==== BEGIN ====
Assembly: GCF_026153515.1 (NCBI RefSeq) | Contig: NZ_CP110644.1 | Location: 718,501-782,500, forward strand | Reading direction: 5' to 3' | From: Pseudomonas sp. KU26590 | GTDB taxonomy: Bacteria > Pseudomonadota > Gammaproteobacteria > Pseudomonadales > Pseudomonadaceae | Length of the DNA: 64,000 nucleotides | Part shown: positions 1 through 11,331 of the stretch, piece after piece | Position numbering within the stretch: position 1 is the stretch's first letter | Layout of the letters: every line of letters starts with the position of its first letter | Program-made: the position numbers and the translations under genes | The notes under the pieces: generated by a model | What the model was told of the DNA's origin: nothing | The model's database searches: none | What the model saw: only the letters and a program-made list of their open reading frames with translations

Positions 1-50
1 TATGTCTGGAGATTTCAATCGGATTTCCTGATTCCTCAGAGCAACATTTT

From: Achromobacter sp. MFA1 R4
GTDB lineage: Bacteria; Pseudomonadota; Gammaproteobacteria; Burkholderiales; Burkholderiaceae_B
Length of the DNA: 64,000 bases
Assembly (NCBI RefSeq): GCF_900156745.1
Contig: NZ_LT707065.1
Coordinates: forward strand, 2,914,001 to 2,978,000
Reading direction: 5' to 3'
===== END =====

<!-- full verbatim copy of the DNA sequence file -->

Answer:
Assembly: GCF_026153515.1 (NCBI RefSeq) | Contig: NZ_CP110644.1 | Location: 718,501-782,500, forward strand | Reading direction: 5' to 3' | From: Pseudomonas sp. KU26590 | GTDB taxonomy: Bacteria > Pseudomonadota > Gammaproteobacteria > Pseudomonadales > Pseudomonadaceae | Length of the DNA: 64,000 nucleotides | Part shown: positions 1 through 11,331 of the stretch, piece after piece | Position numbering within the stretch: position 1 is the stretch's first letter | Layout of the letters: every line of letters starts with the position of its first letter | Program-made: the position numbers and the translations under genes | The notes under the pieces: generated by a model | What the model was told of the DNA's origin: nothing | The model's database searches: none | What the model saw: only the letters and a program-made list of their open reading frames with translations

Positions 1-50
1 TATGTCTGGAGATTTCAATCGGATTTCCTGATTCCTCAGAGCAACATTTT

From: Achromobacter sp. MFA1 R4
GTDB lineage: Bacteria; Pseudomonadota; Gammaproteobacteria; Burkholderiales; Burkholderiaceae_B
Length of the DNA: 64,000 bases
Assembly (NCBI RefSeq): GCF_900156745.1
Contig: NZ_LT707065.1
Coordinates: forward strand, 2,914,001 to 2,978,000
Reading direction: 5' to 3'